Where Did Vue.js Come From?

The popularity of Vue.js has been climbing pretty fast. It hasn’t reached the levels of Angular or React yet, but in the year that the current VueJS repo has existed on Github, it has garnered approximately 2,700 watchers (more than Angular), 47,000 stars (more than twice as many as Angular and more than 3/4 of React’s). They also have more closed issues than React and only a tiny 58 open issues (compared to over 500 for React and over 1,000 for Angular).

This obvious growth in popularity begs the question, “Why is Vue.js gaining so much ground despite having several great frameworks already?”, and likewise, “What does Vue.js offer that the other frameworks and libraries don’t?” You’d think that if you can answer the 2nd question, you’d have the answer to the first question, right? Well, the quick answer to the 2nd question is


What? If it’s not offering anything new, why wasn’t it just ignored? Well, let’s try a long answer to the second question, then:

“Technically it does not have any great new features. However, it does offer a unique combination of features.”

So, it’s not really the features themselves, but the combination of features that Vue.js employs that is drawing the development community in. So what are these features, and where did Vue.js steal them from? Well, that information is on my guest post at AppendTo with the familiar title of Where Did Vue.js Come From?.

However, I have some exclusive features right here that I couldn’t fit into that article (they limited me to 1000 words). You should read the article on AppendTo first, though.

Virtual DOM

This feature is probably one of the best features that React introduced to the world (though I’m still quite partial to how they changed the way we think by making React focus so much on composable and nestable components rather than views, which I talk about in the article on AppendTo). Virtual DOM revolutionized the way we render our views/components so that we don’t have to worry about the logic of only updating the few pieces that need to be updated but also don’t incur a huge performance hit due to re-rendering the entire view.

Vue’s rendering algorithm is generally faster than React’s, and because all state and props are “reactive” in Vue, and they handle detecting what changes take place, it’s even simpler to work with because you’ll never need to implement shouldcomponentupdate to optimize it. So Vue not only “stole” this feature, they improved it in multiple ways (though technically they used someone else’s virtual DOM implementation rather than creating their own)! I’m curious if reactivity was taken from something else though. I know Angular 1 does something similar with scope, but it’s “dirty checked”, rather than applying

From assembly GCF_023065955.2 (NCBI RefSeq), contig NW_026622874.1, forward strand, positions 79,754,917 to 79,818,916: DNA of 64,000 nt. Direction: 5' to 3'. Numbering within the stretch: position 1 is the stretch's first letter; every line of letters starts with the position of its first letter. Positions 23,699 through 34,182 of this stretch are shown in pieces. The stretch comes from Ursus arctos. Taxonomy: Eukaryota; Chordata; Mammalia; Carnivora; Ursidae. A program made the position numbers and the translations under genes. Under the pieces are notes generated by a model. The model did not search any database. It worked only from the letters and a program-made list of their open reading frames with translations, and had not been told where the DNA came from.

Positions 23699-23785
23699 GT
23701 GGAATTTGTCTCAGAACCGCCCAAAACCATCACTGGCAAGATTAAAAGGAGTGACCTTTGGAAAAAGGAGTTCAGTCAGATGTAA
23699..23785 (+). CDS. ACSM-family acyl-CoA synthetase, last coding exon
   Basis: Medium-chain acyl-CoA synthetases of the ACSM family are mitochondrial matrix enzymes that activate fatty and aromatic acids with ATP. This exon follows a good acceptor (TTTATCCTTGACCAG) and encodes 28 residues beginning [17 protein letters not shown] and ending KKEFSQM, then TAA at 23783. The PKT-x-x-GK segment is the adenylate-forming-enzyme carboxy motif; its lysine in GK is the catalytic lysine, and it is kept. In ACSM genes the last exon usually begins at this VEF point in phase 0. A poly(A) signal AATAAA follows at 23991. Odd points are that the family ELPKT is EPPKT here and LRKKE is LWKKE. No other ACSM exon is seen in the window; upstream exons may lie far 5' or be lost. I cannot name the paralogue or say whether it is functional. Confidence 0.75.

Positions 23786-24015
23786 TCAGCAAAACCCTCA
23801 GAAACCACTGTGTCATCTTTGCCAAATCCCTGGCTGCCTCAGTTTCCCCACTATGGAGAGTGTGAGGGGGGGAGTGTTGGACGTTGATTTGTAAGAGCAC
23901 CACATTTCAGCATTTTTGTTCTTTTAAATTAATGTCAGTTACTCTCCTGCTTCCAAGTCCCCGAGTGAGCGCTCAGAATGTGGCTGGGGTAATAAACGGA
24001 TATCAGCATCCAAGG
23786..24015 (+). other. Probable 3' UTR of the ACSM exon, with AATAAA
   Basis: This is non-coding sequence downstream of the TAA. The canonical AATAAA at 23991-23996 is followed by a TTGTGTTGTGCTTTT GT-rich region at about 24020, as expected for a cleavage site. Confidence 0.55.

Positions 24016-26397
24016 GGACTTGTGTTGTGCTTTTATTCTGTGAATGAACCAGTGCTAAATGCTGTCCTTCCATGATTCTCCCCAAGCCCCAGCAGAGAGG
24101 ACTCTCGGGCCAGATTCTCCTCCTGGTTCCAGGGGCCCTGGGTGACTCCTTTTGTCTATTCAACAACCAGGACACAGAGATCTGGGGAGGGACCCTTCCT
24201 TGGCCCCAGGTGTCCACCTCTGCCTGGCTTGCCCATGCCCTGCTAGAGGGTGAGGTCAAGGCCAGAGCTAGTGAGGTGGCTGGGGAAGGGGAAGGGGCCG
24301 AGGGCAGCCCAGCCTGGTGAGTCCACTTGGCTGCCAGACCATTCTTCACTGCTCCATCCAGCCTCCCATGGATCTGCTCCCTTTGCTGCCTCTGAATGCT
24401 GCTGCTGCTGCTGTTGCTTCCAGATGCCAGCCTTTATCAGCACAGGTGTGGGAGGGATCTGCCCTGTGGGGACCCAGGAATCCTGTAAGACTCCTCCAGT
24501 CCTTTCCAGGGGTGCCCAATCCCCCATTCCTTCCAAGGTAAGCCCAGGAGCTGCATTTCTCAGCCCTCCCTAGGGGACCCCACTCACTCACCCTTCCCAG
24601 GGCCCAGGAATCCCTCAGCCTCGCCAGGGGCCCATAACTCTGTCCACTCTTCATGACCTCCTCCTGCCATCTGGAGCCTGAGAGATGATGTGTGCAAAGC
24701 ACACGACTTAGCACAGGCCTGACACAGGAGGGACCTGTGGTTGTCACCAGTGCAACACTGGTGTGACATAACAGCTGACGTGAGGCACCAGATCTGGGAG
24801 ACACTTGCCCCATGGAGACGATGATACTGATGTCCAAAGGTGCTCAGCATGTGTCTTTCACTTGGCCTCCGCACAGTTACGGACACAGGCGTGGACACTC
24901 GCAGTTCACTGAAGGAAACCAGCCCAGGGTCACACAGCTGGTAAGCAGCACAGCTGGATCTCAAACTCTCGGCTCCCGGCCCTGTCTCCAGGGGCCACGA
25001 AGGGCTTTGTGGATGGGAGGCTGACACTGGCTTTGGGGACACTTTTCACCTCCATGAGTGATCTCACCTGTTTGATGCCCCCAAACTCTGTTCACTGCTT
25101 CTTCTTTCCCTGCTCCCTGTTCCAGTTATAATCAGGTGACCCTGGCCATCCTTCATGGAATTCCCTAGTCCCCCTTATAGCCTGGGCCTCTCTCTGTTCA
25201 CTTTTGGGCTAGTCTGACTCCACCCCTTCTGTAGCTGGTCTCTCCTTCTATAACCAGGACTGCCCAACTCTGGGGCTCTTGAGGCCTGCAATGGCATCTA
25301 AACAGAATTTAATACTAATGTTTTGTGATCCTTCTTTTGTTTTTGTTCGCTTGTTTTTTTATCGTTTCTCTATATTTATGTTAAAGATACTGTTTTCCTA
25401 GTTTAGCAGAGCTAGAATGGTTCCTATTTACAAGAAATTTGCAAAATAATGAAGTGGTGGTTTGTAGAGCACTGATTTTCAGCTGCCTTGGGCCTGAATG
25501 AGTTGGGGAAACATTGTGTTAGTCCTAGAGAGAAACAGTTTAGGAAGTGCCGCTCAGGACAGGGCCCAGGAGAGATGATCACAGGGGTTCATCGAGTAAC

CLI Tool For Quickly Bootstrapping New Projects

Vue-CLI enables you to easily grab a base project structure, answer a few questions, and be immediately set up and ready to start a new Vue project in seconds. I believe Ember was the first to release their own CLI tool as a companion to their framework (feel free to correct me if I’m wrong), and while Ember’s community hasn’t reached the size of the other top frameworks, this is definitely a great reason to consider Ember (and Vue). It’s awesome to see that Angular has followed suit as well (it’s currently in Release Candidate status).

Vue’s CLI tool doesn’t quite have as many features, though, because it is only designed to initialize a project and to build the project, but that’s primarily because there’s nothing for Vue to scaffold out except components, and there are multiple perfectly acceptable ways to create components, so you can do what you want in this case.

That’s It

Do you know of any other features that should be on this list? Vue.js seems so simple in my mind that it’s difficult to come up with features for it. Let me know in the comments below what you like best about Vue, or whatever you can think of to tell me (hopefully it’s at least relatively on topic). :) God bless and happy coding!

Author: Joe Zimmerman

Author: Joe Zimmerman Joe Zimmerman has been doing web development ever since he found an HTML book on his dad's shelf when he was 12. Since then, JavaScript has grown in popularity and he has become passionate about it. He also loves to teach others though his blog and other popular blogs. When he's not writing code, he's spending time with his wife and children and leading them in God's Word.